Leila Schayegh by Mona Lisa Fielder tifAlthough a little bit misleading, and perhaps overly optimistic, the notion that we are entering a post-pandemic world is a seductive one right now, as governments, performing arts venues, theatres, restaurants, and countless other businesses enter a period of comprehensive reopening unseen since the summer of 2021. 

Whether driven by a new, ‘hands-off’ governing approach or an overwhelming public desire to return to normalcy after nearly two years of restricted living, the progression of this latest loosening of restrictions is undoubtedly a source of hope, optimism, and relief for many performers, ensembles, presenters, and venues. Indeed, a cursory scan of this month’s concert listings could almost be mistaken for a month in pre-pandemic times, with a comprehensive collection of performances in a variety of genres that is very encouraging.

Met United pipe organ tif

Midday Magic

One of the stalwart features of a healthy music scene is the noon-hour concert, usually held in churches throughout a given city with admission either free or by donation, and featuring a range of performers and performances, including pianists, organists, and chamber groups. This month marks the return of several such concert series, including Organix Concerts, an organ-centric set of recitals that feature some of Toronto’s finest organs and organists. With performances taking place on both the modern instrument at All Saints’ Anglican Church and the mechanical-action instrument at Our Lady of Sorrows, fans of all types of organ music are sure to find their match with Organix.

Housing the largest pipe organ in Canada with 8,333 pipes, Metropolitan United Church is a premier source for top-notch organ music, and the return of their Noon at Met recital series is a welcome one. Presented every other week both in-person and online, the audience has a range of viewing possibilities, though nothing compares with the immense drama of hearing this spectacular instrument live. For those seeking broader musical selections, Music at St. Andrew’s offers virtual performances of soloists and chamber music groups every Friday at 12:10 pm, and Yorkminster Park Baptist Church offers their Lunchtime Chamber Music series every Tuesday at 12:10.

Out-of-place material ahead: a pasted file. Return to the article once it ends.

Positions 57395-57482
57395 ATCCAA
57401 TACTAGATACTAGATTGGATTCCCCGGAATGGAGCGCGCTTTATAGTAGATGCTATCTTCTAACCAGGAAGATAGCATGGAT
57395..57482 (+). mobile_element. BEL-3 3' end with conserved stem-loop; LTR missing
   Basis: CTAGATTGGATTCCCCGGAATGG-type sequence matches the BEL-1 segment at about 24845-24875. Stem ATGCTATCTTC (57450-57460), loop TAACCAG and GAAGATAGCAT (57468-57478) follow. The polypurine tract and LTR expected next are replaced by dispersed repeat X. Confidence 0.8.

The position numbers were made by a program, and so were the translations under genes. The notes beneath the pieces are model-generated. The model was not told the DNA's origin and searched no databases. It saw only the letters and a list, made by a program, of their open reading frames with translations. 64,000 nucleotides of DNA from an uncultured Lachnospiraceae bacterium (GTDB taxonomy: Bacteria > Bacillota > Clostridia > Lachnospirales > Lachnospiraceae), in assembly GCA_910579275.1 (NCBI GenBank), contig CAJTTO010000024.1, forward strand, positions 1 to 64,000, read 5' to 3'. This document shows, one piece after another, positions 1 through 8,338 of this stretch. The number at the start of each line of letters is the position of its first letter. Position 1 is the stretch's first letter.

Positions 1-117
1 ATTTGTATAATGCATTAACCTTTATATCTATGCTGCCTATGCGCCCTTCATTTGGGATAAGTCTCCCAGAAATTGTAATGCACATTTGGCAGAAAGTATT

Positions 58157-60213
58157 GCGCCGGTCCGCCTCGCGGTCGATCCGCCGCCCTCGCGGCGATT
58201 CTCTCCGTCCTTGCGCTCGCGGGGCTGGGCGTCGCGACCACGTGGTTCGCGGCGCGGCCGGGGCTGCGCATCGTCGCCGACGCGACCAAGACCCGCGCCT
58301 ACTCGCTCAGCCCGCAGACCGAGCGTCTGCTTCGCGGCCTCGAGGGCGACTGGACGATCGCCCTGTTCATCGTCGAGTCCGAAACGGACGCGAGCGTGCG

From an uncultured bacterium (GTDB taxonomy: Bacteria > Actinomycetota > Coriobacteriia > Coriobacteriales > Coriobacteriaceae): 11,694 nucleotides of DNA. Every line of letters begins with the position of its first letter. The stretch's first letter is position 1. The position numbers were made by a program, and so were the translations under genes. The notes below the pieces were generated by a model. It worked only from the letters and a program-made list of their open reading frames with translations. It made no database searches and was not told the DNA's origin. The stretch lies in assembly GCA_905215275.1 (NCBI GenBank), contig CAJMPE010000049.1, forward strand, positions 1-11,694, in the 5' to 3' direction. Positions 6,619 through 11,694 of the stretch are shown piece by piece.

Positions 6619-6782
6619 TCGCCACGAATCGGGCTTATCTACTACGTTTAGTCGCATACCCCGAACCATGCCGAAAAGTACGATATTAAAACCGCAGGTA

An important part of Toronto’s classical music scene, noon-hour concerts serve as a useful indicator of the overall status of the community. The reintroduction of these performances and the broad range of repertoire they present are vital and valuable, and we are fortunate to once again be able to hear such beautiful music in beautiful spaces.

Dr Patricia Wright PHOTO: ALISON ROY

More Music at Met

One of Toronto’s perennial musical events that captivates audiences every year is the Good Friday concert at Metropolitan United. Rather than featuring a solo performer on their magnificent pipe organ, as they do during the aforementioned Noon at Met series, the Good Friday concert presents masterworks for choir, organ, and orchestra, with a focus on the Passiontide theme. This year’s performance is centered on Johann Sebastian Bach and Dieterich Buxtehude, two of the German Baroque’s greatest musical minds, and includes Bach’s 23rd Cantata, Du wahrer Gott und Davids Sohn, excerpts from the Johannes Passion, and Buxtehude’s passion cantata Fürwahr, er trug unsere Krankheit. Written for strings, continuo, and five-part chorus, Fürwahr is a single-movement work that will undoubtedly enthrall audiences, especially those who enjoy the early-Baroque, quasi-improvisatory writing style that Buxtehude mastered so thoroughly.

In addition to these renowned composers, this year’s Good Friday performance will also include Johann Michael Bach’s Unser Leben währet siebenzig Jahr. Known primarily for a small chorale prelude that was misattributed to J.S. Bach for many years, J.M. Bach (1648-1694) served as the organist and town clerk of Gehren, where he lived until his death. The Bach family tree is rather complex and closely knit, and J.M. Bach’s relation to J.S. Bach is no exception - the elder Bach was the first cousin, once removed and father-in-law of Johann Sebastian Bach, being the father of Johann Sebastian’s first wife Maria Barbara Bach.